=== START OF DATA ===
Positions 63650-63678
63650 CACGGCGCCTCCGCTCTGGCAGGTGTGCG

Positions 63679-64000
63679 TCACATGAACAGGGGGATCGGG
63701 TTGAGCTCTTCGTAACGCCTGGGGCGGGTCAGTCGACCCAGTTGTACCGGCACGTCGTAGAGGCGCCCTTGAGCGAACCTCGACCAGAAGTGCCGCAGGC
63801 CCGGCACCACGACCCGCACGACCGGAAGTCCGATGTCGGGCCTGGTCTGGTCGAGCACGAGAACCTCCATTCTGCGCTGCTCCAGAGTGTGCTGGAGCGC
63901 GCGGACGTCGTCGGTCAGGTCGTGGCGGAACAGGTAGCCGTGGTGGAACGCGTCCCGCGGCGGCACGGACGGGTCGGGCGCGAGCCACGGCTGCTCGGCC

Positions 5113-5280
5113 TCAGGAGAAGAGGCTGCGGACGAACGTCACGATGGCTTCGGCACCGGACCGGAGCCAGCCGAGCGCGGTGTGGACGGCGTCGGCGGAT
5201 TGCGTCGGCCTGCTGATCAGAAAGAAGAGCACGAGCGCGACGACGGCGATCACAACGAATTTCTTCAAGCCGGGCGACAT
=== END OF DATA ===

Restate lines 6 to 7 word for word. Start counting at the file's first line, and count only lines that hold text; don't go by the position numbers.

63801 CCGGCACCACGACCCGCACGACCGGAAGTCCGATGTCGGGCCTGGTCTGGTCGAGCACGAGAACCTCCATTCTGCGCTGCTCCAGAGTGTGCTGGAGCGC
63901 GCGGACGTCGTCGGTCAGGTCGTGGCGGAACAGGTAGCCGTGGTGGAACGCGTCCCGCGGCGGCACGGACGGGTCGGGCGCGAGCCACGGCTGCTCGGCC